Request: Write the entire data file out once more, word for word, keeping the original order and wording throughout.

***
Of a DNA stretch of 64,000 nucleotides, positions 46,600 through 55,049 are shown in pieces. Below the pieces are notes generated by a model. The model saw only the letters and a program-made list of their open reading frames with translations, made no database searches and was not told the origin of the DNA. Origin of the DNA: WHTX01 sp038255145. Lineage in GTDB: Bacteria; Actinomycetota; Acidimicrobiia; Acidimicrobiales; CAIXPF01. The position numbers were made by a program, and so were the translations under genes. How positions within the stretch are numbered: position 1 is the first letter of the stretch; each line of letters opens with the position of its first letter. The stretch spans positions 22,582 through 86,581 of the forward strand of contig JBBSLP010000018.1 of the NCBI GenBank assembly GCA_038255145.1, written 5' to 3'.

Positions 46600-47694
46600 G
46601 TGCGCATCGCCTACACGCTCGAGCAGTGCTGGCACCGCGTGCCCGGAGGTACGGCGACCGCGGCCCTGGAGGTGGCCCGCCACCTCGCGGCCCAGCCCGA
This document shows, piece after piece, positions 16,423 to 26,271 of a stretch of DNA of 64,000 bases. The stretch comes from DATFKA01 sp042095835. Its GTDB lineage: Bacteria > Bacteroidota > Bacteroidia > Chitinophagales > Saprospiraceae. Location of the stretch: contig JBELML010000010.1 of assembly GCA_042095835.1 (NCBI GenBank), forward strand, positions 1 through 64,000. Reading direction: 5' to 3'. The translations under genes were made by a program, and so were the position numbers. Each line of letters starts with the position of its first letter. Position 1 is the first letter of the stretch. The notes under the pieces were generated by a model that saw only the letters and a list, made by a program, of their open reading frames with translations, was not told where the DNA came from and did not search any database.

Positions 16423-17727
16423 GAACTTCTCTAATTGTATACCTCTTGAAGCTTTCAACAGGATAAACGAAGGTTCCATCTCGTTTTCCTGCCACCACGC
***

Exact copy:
Of a DNA stretch of 64,000 nucleotides, positions 46,600 through 55,049 are shown in pieces. Below the pieces are notes generated by a model. The model saw only the letters and a program-made list of their open reading frames with translations, made no database searches and was not told the origin of the DNA. Origin of the DNA: WHTX01 sp038255145. Lineage in GTDB: Bacteria; Actinomycetota; Acidimicrobiia; Acidimicrobiales; CAIXPF01. The position numbers were made by a program, and so were the translations under genes. How positions within the stretch are numbered: position 1 is the first letter of the stretch; each line of letters opens with the position of its first letter. The stretch spans positions 22,582 through 86,581 of the forward strand of contig JBBSLP010000018.1 of the NCBI GenBank assembly GCA_038255145.1, written 5' to 3'.

Positions 46600-47694
46600 G
46601 TGCGCATCGCCTACACGCTCGAGCAGTGCTGGCACCGCGTGCCCGGAGGTACGGCGACCGCGGCCCTGGAGGTGGCCCGCCACCTCGCGGCCCAGCCCGA
This document shows, piece after piece, positions 16,423 to 26,271 of a stretch of DNA of 64,000 bases. The stretch comes from DATFKA01 sp042095835. Its GTDB lineage: Bacteria > Bacteroidota > Bacteroidia > Chitinophagales > Saprospiraceae. Location of the stretch: contig JBELML010000010.1 of assembly GCA_042095835.1 (NCBI GenBank), forward strand, positions 1 through 64,000. Reading direction: 5' to 3'. The translations under genes were made by a program, and so were the position numbers. Each line of letters starts with the position of its first letter. Position 1 is the first letter of the stretch. The notes under the pieces were generated by a model that saw only the letters and a list, made by a program, of their open reading frames with translations, was not told where the DNA came from and did not search any database.

Positions 16423-17727
16423 GAACTTCTCTAATTGTATACCTCTTGAAGCTTTCAACAGGATAAACGAAGGTTCCATCTCGTTTTCCTGCCACCACGC